The law requires all payments (with only a few exceptions) made by Medicare to be for medically reasonable and necessary services. Medicare determines “medically reasonable and necessary” separately from determining that the work described by a reported CPT code was performed. For E/M services, the medical record documentation must demonstrate that the practitioner performed the reported E/M service as it is described in the CPT book and as required by CMS E/M Documentation Guidelines. Additionally, it must support the intensity and frequency of the E/M service met but that it did not exceed the patient’s clinical needs. Information within the medical record about the patient’s condition, not the diagnosis alone, determines the level of service payable by Medicare. In keeping with federal law, Medicare must deny or downcode E/M services that, in its judgment, exceed the patient’s documented needs.

    Documenting Medical Necessity
    The patient’s condition (severity, acuity, number of medical problems, etc.) is the key factor in determining medical necessity for Medicare payment for services. Providers who report E/M services for Medicare payment must ensure their records describe the patient’s condition and reason for the visit in enough detail for a reasonable observer to understand the patient’s need. Providers must also ensure the nature of the patient’s presenting problem and/or status is consistent with the level of service reported. Unfortunately, practitioners often include unnecessary material while failing to record clinically pertinent information needed todetermine medical necessity of the service. The service should be coded based on the clinical needs of the patient.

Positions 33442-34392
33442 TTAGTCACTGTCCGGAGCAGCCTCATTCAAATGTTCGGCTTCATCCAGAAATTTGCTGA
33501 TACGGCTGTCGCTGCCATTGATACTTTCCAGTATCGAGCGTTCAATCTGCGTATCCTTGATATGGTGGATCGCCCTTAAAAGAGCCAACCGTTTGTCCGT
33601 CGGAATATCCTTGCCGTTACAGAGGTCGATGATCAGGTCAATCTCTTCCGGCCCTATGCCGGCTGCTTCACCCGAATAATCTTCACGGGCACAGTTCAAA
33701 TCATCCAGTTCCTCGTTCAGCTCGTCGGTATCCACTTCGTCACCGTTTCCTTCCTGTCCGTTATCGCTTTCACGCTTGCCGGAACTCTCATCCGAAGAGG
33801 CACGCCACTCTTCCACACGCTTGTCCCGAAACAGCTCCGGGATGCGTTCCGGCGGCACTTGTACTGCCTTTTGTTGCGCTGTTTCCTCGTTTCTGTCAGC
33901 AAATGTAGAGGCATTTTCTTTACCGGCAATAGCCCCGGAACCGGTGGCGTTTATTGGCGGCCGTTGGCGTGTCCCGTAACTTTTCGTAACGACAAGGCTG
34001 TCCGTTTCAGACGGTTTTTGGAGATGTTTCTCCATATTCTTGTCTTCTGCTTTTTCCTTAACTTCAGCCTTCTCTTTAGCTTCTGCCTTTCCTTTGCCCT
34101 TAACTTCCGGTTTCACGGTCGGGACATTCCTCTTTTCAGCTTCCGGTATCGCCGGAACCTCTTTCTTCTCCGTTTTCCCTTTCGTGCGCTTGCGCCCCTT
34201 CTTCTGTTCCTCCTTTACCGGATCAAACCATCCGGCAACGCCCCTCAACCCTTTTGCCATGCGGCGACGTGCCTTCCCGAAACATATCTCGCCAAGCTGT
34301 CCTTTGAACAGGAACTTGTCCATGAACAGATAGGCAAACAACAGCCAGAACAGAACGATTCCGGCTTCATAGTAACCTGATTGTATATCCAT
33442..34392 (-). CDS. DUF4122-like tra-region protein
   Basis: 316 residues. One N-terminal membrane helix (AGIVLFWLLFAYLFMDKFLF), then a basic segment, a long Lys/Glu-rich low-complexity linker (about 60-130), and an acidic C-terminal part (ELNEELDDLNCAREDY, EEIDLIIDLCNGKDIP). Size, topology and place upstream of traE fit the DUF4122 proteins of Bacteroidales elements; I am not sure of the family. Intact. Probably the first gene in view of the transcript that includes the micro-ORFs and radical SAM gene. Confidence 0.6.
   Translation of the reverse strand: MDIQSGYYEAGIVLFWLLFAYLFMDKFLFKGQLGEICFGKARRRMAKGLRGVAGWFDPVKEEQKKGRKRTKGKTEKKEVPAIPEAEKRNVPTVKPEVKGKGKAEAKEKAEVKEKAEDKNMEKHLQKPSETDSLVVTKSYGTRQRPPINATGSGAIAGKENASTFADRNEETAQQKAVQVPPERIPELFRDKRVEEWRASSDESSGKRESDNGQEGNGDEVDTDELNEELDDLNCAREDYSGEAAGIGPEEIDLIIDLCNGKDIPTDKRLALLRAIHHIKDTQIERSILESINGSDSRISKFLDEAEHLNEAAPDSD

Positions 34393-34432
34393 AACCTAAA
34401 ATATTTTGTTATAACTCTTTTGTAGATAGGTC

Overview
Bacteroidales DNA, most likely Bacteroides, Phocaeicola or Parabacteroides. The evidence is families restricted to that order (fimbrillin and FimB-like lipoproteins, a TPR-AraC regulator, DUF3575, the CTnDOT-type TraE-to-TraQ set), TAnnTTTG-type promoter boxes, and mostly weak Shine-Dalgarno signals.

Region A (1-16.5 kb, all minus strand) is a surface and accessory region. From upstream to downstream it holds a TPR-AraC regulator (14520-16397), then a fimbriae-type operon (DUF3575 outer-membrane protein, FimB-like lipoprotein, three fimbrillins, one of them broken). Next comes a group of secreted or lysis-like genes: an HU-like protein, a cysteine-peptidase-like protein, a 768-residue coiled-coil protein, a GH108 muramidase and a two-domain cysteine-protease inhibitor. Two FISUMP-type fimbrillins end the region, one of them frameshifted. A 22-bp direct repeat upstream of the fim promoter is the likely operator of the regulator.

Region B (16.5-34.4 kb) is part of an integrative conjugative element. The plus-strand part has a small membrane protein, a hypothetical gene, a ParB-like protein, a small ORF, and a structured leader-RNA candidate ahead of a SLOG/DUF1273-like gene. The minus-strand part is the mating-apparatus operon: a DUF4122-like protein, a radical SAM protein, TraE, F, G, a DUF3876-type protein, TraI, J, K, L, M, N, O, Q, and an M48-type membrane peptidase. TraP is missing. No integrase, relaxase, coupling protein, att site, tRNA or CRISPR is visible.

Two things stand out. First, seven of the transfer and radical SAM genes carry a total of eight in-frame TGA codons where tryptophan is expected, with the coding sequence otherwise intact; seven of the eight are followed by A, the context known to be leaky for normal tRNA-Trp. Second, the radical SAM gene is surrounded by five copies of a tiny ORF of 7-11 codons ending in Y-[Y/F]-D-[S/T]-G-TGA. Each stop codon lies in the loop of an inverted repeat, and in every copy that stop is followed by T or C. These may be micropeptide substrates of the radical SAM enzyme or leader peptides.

Level of Service
    The E/M code chosen must reflect both work performed and medical necessity. Though an E/M service may code to a high level based on the documentation of key component work, it is inappropriate to request Medicare payment when the patient’s effective management does not require the code’s work.

    Because of this unique dependence on the information contained in the MDM component, even though a medical record might contain a perfectly complete history and examination, without a correspondingly complex MDM there may be no justification for payment of a high-level E/M service. In fact, without adequate record of physician impressions and planned diagnostic/therapeutic intervention, the encounter might be rendered of no clinical benefit at all and not payable at any level."
    This is good information but you have to remember one thing...Infertility isn't going to be driven by Medicare's guidelines; although many carriers hold Medicare as the golden standard. Infertility is a unique specialty and the guidelines will be driven by commerical carriers; if at all since many carriers do not provide coverage for infertility beyond the first visit.
    Last edited by RebeccaWoodward*; 04-16-2011 at 08:37 AM.